The Trouble With Sorcery

Obama’s magic isn’t working.

This week, the Saudi government executed a woman they accused of being a sorceress.  This marked the 73rd beheading this year in Saudi Arabia. Liberals who call Rick Perry a monster for sanctioning the execution of 13 murderers in Texas this year yawn at the multicultural exoticism of the sheikhs who wield axes in the desert.  If only Perry spoke Arabic and threatened to kill Jews, or performed regular clitorectomies rather than mandating Gardisil, or chopped people’s heads off with a large sword rather than using lethal injection, he’d perhaps be less morally objectionable.

But the execution of the alleged sorceress in Saudi Arabia raises another question.  If there are such people able to conjure why don’t we save them from death and bring them over here to practice a little white magic on our financial system.

For three long years now, we’ve been practicing financial sorcery of our own with incomparably more evil consequences than anything these alleged desert witches have accomplished.   Conjure money out of thin air and hand it to poor people, and voilà: phantom jobs.  Ratchet up spending by turning one dollar bills into hundred dollars bills, and abracadabra: the deficit’s been decreased.

How does any of this work?  Who knows?  Like any good sorceress, the Obama administration will never reveal the secrets of their dark art.  They will, however, claim the disappearance of jobs on their watch has been an illusion.  When Obama waves his hand again, we’ll get the prestige: the jobs will reappear.

In fact, Rep. Debbie Wasserman Schultz, chair of the Democratic National Committee, sneered at Gretchen Carlson of Fox News: “You just said the unemployment rate is going up since Obama took office, and it hasn’t … Unemployment is nearing right around where it was when President Obama took office and it’s dropping.”  Obama has apparently convinced his supporters that his magic is working—the magic of magical thinking.

The real unemployment rate in the country – the rate based on the number of people working in 2007 – is at 11 percent.  Even Obama supporter Ezra Klein of the Washington Post had to admit, “Remember that the unemployment rate is not ‘how many people don't have jobs?’, but ‘how many people don't have jobs and are actively looking for them?’ Let's say you've been looking fruitlessly for five months and realize you've exhausted every job listing in your area. Discouraged, you stop looking, at least for the moment. According to the government, you're no longer unemployed. Congratulations?”  As Klein points out, if you count those who are underemployed – people who are working less than full time jobs – the real unemployment rate is actually “near 20 percent.”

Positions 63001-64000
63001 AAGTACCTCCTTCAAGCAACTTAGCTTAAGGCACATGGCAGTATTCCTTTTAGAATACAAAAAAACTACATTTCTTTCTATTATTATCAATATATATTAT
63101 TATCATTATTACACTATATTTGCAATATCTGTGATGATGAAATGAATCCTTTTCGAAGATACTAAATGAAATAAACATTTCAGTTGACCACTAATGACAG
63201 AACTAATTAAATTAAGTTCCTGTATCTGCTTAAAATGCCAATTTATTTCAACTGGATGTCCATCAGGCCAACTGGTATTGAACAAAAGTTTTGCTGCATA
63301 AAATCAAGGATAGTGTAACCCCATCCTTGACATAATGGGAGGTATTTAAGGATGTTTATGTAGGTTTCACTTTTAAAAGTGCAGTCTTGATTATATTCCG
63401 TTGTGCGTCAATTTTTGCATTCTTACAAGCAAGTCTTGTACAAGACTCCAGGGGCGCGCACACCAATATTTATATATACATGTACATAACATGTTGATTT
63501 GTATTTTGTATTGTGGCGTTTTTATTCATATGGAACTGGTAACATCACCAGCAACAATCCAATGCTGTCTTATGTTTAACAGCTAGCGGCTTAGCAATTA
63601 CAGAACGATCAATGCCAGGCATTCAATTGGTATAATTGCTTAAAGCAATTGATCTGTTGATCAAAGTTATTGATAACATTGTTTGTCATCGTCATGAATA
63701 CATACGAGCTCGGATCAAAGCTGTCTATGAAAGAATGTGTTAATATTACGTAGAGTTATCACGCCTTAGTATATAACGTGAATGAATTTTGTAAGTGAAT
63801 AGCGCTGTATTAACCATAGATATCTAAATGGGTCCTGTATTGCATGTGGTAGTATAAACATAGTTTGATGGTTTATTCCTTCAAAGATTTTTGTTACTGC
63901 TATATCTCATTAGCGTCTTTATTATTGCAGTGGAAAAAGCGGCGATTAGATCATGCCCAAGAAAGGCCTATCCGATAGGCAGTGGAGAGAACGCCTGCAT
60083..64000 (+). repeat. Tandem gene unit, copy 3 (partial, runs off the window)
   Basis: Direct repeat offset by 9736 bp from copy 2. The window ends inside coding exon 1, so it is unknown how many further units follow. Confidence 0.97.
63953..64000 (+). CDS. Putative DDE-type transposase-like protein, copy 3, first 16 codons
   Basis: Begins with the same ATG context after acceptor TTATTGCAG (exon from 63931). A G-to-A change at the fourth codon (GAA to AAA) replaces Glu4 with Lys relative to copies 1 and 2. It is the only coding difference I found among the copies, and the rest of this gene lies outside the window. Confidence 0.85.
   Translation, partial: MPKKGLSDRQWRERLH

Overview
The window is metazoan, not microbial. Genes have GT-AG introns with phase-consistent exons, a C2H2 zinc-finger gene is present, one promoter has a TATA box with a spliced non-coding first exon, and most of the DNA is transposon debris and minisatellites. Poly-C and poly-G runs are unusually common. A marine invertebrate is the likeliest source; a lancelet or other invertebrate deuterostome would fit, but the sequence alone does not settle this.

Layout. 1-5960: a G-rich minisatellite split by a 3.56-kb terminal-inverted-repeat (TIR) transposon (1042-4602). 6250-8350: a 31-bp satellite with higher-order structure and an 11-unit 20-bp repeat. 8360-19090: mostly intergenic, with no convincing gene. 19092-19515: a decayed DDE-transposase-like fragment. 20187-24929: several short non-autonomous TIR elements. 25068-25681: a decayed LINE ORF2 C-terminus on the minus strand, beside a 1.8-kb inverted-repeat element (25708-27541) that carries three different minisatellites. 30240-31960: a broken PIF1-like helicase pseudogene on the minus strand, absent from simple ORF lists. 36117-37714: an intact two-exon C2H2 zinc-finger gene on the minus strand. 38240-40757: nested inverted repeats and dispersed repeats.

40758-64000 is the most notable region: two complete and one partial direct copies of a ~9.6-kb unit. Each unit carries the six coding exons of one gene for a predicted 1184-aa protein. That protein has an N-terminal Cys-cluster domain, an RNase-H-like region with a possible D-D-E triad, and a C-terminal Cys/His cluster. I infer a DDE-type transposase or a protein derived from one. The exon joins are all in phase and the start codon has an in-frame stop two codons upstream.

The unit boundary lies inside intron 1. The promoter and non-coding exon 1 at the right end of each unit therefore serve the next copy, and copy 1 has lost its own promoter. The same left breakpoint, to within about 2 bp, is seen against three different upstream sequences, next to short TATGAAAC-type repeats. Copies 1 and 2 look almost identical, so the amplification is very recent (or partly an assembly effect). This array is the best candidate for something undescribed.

A little bit of financial sleight of hand, and 20 percent becomes 11 percent becomes 8 percent. Huzzah! … I guess.

Economics is not nearly as complicated as our brilliant Washington D.C. minds say it is.  It is not an art requiring the ability to read the chicken entrails spilled by the accountant on the third floor of the Department of Labor.  Successful economics is about providing incentives to the individual to produce more goods and services that other people want to consume.  That’s it.  Anything that quashes those incentives hurts the economy; anything that boosts those incentives helps the economy.

But liberals have a stake in turning government into sorcery so that they can get their way while mystifying the people.  Actually, that’s the entire basis of liberal government over the past hundred years: don’t try governing at home, kids – leave it to the professionals.  That’s how we end up with the odd notion that the president of the United States “runs” the economy.  It’s a misnomer embraced by members of both parties.  When Mitt Romney or Newt Gingrich or Obama say they will “create jobs,” the answer is: no, you won’t.  We will, if you leave us the hell alone.  Government is there to stop people from stealing our money.  It’s not there to turn our sow's ear into a silk purse.

While we continue to buy into the perverse fiction that the real sorcerers out there –those who staff the administrative agencies that control our lives – we’ll give up our liberties and our freedoms.  What’s worse, we’ll act as though if we just get the right sorcerer in office, he’ll do the trick.  Like the villagers of Monty Python and the Holy Grail, we’ll search for a witch who weighs the same as a duck, and is therefore made of wood.

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